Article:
Presentation on theme: "Structure logistics sample questions/tasks tips for taking the test advice."— Presentation transcript:
structure logistics sample questions/tasks tips for taking the test advice
The OSSLT is a provincial test of literacy (reading and writing) skills students have acquired by Grade 10. It is based on the literacy skills expected in The Ontario Curriculum across all subject areas up to the end of Grade 9. It is a graduation requirement.
Administration Date: March 31, 2011 Test Materials: 2 test booklets, with one Student Answer Sheet Duration: 2.5 hours of testing time in total Results: an Individual Student Report indicating whether you are successful or unsuccessful (mid-June 2011)
STUDENTS WRITING THE LITERACY TEST WARNING 8:15 Instructions8:20 – 8:30 Booklet 18:30 – 9:45 BREAK 9:45 – 9:55 WARNING 9:55 Booklet 210:00 – 11:15 LUNCH 11:20 – 12:00 ALL STUDENTS (including those that wrote the literacy test) WARNING 12:05 Period 112:10 – 1:15 Period 51:20 – 2:24
How long will it take me to write the test? The allotted time for each of the two sessions is one hour and 15 minutes. It is very important that you manage your time properly to complete the entire test.
You can take the test again the following year. You can also talk to your parents or guardians and your school principal and/or teacher about taking the Ontario Secondary School Literacy Course (OSSLC) instead of retaking the test.
The tests and writing rooms are organised in alphabetical order – not by homeroom. Homeroom teachers will give inform you of your writing room – please write it down. Lists will also be posted in the Main Office windows. Trial Run – Wednesday before Period 2
a couple of pens/pencils an eraser a highlighter Kleenex …. no cell phones, Ipods, or electronic devices of any kind
You will not be allowed to leave early – you will sit and wait until the time is up. The teacher supervising your room will call the Main Office, and an adult will escort you to and from the bathroom.
Reading selections: information paragraph - (approx. 225 to 250 words long) – news report – dialogue/story (approx. 225 to 250 words long) – real-life narrative (approx. 600 words long) - graphic (fewer than 150 words) Types of questions: multiple-choice open-response (six lines each) Writing Tasks 2 long-writing tasks – news report (one page) – series of paragraphs expressing an opinion (two pages) 2 short-writing tasks (generally opinion questions - six lines each) What are they looking for? – developing a main idea with supporting details – organization of ideas – language conventions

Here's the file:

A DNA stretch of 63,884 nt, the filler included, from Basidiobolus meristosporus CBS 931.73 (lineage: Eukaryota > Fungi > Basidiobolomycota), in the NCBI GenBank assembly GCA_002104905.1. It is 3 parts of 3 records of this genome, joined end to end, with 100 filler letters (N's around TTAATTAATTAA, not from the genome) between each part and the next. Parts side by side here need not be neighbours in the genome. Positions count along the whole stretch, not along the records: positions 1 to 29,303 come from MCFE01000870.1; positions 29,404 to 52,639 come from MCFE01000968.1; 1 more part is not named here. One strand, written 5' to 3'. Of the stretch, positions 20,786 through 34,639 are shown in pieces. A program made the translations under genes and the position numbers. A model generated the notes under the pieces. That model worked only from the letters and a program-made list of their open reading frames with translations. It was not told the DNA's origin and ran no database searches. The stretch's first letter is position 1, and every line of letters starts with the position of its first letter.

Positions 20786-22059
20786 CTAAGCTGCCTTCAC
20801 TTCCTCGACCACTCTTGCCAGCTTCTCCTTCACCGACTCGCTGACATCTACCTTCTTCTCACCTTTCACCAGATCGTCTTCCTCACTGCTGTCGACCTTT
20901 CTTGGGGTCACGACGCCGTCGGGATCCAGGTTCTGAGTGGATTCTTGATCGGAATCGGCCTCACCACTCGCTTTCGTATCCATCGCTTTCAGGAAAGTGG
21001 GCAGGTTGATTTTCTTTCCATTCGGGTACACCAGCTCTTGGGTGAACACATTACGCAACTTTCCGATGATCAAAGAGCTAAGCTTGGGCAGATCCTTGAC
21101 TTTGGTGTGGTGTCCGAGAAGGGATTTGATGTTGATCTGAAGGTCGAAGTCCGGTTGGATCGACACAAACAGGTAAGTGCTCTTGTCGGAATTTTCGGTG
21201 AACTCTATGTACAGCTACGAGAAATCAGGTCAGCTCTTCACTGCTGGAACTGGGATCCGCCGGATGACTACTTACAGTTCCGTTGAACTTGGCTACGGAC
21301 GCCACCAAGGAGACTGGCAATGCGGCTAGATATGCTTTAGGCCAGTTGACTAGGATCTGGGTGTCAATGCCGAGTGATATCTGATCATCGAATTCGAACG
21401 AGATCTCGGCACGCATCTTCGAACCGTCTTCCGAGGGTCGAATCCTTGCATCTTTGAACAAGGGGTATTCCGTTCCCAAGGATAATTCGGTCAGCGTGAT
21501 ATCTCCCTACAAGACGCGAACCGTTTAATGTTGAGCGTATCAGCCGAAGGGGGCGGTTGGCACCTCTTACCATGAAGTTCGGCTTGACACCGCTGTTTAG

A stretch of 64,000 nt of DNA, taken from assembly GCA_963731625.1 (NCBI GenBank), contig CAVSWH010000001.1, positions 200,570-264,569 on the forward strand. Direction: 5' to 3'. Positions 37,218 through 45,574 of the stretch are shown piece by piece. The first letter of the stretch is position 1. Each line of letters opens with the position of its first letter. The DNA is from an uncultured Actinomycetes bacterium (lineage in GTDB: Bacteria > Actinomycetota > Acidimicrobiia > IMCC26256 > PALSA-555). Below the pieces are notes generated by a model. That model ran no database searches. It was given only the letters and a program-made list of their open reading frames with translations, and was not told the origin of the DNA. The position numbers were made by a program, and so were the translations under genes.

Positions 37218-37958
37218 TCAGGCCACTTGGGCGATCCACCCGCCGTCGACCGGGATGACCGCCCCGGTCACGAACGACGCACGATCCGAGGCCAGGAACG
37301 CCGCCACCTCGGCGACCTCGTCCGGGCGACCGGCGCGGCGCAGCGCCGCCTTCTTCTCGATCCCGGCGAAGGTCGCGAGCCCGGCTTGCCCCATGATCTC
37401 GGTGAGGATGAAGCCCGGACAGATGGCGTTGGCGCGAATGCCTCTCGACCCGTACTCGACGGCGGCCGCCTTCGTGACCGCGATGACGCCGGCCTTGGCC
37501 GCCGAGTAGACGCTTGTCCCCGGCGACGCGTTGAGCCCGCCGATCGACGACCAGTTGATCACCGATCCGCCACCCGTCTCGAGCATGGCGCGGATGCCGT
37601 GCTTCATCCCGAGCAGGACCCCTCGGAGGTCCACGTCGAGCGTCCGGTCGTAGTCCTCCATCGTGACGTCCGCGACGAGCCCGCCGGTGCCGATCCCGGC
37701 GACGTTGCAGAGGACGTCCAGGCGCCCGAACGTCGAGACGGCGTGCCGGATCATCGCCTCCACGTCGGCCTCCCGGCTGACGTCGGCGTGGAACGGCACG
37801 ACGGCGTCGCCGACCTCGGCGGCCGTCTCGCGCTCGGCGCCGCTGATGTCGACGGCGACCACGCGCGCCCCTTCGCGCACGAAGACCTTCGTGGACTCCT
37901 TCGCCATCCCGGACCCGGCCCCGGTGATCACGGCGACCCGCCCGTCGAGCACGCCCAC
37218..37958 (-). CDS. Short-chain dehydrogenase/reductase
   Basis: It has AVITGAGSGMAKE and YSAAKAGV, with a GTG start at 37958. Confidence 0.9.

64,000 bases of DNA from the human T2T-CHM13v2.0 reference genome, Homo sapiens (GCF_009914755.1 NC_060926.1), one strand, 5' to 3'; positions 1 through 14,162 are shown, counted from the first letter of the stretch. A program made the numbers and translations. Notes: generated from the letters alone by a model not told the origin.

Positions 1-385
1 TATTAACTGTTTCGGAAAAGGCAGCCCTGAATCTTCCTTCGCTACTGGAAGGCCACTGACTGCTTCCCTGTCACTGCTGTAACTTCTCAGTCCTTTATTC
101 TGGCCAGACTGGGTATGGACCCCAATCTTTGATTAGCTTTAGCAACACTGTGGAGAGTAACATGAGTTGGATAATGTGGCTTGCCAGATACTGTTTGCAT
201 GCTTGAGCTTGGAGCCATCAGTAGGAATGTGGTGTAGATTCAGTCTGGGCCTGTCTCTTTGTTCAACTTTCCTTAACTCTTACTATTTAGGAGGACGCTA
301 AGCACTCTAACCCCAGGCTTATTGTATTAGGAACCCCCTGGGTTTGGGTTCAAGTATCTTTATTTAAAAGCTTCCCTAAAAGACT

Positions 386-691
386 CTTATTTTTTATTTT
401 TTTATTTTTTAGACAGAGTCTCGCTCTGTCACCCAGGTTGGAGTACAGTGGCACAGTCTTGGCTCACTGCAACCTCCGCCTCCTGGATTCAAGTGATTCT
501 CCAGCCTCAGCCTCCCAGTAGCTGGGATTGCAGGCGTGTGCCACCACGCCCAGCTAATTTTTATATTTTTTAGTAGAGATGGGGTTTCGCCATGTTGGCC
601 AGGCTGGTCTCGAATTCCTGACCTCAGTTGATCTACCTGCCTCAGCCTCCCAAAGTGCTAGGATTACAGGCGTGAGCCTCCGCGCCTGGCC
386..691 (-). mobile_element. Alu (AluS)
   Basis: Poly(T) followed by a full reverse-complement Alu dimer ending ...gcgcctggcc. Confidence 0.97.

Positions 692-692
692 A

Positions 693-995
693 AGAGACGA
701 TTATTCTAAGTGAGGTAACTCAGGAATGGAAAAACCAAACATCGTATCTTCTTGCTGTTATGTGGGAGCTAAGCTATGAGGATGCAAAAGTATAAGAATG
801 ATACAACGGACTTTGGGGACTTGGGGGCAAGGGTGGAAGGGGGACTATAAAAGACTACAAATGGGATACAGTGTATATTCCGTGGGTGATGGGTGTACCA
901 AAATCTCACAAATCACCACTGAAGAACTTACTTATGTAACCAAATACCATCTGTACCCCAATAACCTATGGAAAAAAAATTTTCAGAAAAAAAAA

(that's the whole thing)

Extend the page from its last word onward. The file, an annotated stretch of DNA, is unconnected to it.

In 2006, the Canadian Museum of Civilization (CMC) celebrated its 150th birthday as an important centre for the preservation and presentation of Canadian heritage. It is one of the most visited museums in the world. Nearly 1.4 million visitors a year marvel at its collection and also at the building itself. Architect Douglas Cardinal designed the curving shape of the building to emulate the way Canada’s rocky landscape was carved by glaciers and rivers. The Grand Hall, which is shaped like a canoe, displays the world’s largest collection of totem poles as well as six Pacific coast Aboriginal houses. The forest backdrop, stretching the full length of the hall, is the world’s largest colour photograph. The museum’s first exhibits in 1856 were a few glass cases containing rocks, minerals and Aboriginal artifacts such as stone tools, pipes and pottery collected by geologists and explorers. Over the years, the collection developed along with the country, becoming more diverse and modern. Today, the CMC’s collection includes items from the ancient past to the present day, from gigantic Haida canoes to a guitar used by rock star Randy Bachman (of the group the Guess Who). Only a portion of the museum’s acquisitions is on display at once, but over 50 000 artifacts can be seen online. About 10 million people around the world log on to the museum’s Web site each year. Real and virtual visitors to the CMC have found a rewarding way to explore Canada’s rich and varied history and culture. Grand Hall